By Henrylito D. Tacio
Photos courtesy of Mark Inid
I visited the United States for the first time in 2000 yet. One of the things I noticed was the two child safety seats (or child restraint system) at the back of my sister’s car.
“These are for my two kids, who are left behind at the house with my husband, Dan,” says my sister Elena, who picked me up at the Minneapolis-Saint Paul International Airport in Minnesota. “I was in a hurry so I wasn’t able to unload them before coming to the airport.”
I didn’t see those kinds of car seats in the Philippines, so I wondered. “We have a law here in the United States, Manoy,” she explained.
It wasn’t nineteen years later that the Philippines followed suit. On February 22, 2019, President Rodrigo R. Duterte signed Republic Act No. 11229, better known as the Child Safety in Motor Vehicles Act.
“When correctly installed and used, (child restraints) are proven to reduce fatal injuries among infants by approximately 70% and among children aged 1 to 4 years by 54%,” said the explanatory note of Senate Bill No. 1447, the precursor of the Act.
Before probing deeper, let’s take a closer look at the statistics. Data from the Geneva-based World Health Organization (WHO) listed road crashes as a leading cause of death among young people aged 15 to 29 years old. Among children aged 5 to 9 years old, it is the sixth leading cause of death.
The United Nations health agency also disclosed that about 90% of all these road deaths happened in low- end middle-income countries, although they only 50% of the world’s vehicles.
In the Philippines, for every 100,000 Filipinos, about 10,379 of them die as a result of road crashes. This loss of lives can be translated to some 2.6% of the country’s gross domestic product.
According to the Health Policy Notes of the Department of Health, road crashes claim the lives of children aged 0 to 17 years old. Road crashes are now the second leading cause of death (with a mortality rate of 5.85 per 100,000 population) among children after drowning.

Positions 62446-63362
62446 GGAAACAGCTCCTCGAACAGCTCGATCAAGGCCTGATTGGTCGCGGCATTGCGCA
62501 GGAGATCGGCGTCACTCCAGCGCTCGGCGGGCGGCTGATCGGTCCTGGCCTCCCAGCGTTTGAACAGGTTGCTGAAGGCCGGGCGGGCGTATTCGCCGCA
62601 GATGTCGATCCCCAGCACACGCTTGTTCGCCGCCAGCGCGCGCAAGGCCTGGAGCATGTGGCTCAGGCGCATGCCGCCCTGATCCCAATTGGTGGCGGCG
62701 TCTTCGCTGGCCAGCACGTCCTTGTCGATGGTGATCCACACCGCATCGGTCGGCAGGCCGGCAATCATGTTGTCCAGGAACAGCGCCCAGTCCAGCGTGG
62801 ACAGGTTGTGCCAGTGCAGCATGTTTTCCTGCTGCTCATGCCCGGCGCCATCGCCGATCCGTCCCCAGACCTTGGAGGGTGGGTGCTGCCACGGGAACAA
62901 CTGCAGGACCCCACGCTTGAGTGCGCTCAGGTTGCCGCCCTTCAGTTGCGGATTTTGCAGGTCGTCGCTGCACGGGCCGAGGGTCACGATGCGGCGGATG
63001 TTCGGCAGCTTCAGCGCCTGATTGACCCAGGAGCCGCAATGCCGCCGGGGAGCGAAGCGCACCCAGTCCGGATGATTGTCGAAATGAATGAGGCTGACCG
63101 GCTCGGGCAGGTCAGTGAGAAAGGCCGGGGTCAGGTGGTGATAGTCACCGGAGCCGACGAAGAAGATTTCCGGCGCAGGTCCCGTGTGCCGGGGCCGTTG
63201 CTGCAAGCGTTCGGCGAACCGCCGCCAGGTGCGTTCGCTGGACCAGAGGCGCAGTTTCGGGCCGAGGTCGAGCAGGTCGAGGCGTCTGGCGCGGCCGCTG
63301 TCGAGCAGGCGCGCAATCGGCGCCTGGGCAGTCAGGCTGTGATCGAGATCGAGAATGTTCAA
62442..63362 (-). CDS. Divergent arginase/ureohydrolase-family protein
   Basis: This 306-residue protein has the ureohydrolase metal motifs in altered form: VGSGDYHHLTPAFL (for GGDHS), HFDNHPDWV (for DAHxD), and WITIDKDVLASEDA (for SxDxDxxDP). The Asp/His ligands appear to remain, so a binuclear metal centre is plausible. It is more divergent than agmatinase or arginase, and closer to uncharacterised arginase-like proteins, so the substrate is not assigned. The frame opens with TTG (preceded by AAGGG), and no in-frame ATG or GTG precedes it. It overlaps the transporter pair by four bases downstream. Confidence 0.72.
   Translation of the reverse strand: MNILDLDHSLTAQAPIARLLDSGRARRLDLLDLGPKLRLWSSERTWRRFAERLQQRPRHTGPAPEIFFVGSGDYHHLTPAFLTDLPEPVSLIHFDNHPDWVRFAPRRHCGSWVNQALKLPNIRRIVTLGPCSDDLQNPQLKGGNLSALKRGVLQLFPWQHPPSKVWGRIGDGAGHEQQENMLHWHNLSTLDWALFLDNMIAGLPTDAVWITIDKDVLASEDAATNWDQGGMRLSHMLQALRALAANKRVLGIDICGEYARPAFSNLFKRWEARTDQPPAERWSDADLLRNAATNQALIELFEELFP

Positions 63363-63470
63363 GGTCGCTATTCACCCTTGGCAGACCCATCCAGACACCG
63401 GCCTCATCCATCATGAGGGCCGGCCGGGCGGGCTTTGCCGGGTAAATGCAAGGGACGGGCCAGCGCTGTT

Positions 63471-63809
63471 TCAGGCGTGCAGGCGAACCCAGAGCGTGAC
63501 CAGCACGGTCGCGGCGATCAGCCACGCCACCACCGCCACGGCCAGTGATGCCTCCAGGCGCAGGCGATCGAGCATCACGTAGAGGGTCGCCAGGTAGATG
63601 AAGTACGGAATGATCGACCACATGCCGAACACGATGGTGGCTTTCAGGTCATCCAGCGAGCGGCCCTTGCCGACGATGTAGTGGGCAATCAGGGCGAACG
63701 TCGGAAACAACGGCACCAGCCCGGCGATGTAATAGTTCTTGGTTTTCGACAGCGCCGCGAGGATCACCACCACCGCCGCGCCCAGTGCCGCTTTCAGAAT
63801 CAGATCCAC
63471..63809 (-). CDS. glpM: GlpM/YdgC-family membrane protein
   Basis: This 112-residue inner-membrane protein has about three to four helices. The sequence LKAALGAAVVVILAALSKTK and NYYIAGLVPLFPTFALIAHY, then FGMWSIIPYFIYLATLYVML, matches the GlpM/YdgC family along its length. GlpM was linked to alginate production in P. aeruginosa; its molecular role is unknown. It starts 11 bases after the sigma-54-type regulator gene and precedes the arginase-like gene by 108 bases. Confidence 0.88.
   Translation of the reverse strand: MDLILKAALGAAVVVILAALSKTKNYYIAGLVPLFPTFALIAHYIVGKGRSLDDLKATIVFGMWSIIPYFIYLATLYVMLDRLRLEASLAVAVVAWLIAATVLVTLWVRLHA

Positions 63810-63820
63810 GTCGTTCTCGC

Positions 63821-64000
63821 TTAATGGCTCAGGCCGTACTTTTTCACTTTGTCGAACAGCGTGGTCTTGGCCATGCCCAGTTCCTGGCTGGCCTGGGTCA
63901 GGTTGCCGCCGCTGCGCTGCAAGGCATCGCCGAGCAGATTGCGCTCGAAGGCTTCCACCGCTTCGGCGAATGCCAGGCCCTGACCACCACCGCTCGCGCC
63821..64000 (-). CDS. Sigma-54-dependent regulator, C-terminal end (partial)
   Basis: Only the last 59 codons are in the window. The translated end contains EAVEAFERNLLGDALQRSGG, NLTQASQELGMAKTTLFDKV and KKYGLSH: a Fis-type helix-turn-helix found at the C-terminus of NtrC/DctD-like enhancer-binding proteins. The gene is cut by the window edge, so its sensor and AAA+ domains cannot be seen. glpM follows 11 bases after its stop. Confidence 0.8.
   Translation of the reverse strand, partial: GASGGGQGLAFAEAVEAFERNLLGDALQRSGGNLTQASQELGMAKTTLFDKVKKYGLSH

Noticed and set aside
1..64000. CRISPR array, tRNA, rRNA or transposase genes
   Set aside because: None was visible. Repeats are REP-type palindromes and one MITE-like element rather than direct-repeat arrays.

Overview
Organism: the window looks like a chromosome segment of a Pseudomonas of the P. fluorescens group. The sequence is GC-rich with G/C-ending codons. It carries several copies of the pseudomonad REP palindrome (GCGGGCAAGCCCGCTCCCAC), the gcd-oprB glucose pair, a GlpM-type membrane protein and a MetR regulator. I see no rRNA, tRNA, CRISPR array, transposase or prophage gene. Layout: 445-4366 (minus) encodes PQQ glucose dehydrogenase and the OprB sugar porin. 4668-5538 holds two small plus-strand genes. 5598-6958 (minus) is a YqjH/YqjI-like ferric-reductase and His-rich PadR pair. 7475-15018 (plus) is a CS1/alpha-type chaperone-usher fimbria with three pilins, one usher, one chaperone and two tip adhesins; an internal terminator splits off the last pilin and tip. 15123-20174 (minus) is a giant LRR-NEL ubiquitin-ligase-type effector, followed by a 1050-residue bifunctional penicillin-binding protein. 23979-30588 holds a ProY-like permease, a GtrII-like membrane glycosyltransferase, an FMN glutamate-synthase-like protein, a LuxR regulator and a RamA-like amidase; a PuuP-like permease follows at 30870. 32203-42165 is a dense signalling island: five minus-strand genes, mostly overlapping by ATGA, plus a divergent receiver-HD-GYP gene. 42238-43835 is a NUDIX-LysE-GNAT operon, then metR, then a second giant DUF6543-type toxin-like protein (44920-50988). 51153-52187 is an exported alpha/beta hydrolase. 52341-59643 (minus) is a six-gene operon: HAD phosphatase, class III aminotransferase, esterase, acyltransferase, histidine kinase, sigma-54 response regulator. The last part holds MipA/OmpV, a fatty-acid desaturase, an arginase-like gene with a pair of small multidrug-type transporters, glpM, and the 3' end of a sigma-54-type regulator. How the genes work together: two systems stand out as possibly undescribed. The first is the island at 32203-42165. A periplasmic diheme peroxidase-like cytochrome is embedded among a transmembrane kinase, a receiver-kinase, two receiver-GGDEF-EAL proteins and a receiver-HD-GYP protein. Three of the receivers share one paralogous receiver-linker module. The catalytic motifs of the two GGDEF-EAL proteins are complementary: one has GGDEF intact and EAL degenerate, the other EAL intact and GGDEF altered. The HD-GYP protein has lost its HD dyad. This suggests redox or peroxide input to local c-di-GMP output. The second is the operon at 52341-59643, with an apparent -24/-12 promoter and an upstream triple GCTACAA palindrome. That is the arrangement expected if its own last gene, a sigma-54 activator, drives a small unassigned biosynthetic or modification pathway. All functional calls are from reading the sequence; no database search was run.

Statistics from 2006 to 2015 showed an average of 667 children perished in car accidents in the country every year. The figures also revealed children ages 5-7 years old were the most vulnerable.
Road crashes need not happen. “They’re not random acts of God,” points out Dr. Jeffrey Runge, head of the US National High Traffic Safety Administration. “They’re predictable, and therefore, they’re preventable.”
In fact, road crashes should not be considered an accident. “An accident refers to an unfortunate incident that happens by chance, or one that is unexpected and unintentional. In short, no one is at fault,” explains Atty. Melisa Jane B. Comafay, who is affiliated with the Initiatives for Dialogue and Empowerment through Alternative Legal Services, Inc. (IDEALS).
In comparison, “a road crash is when vehicles collide with another or with an object, and the fault cannot be disregarded,” Atty. Comafay says. “Thus, to call it merely an accident suggests that the event was something beyond control, and it implies a description with an excuse embedded within it.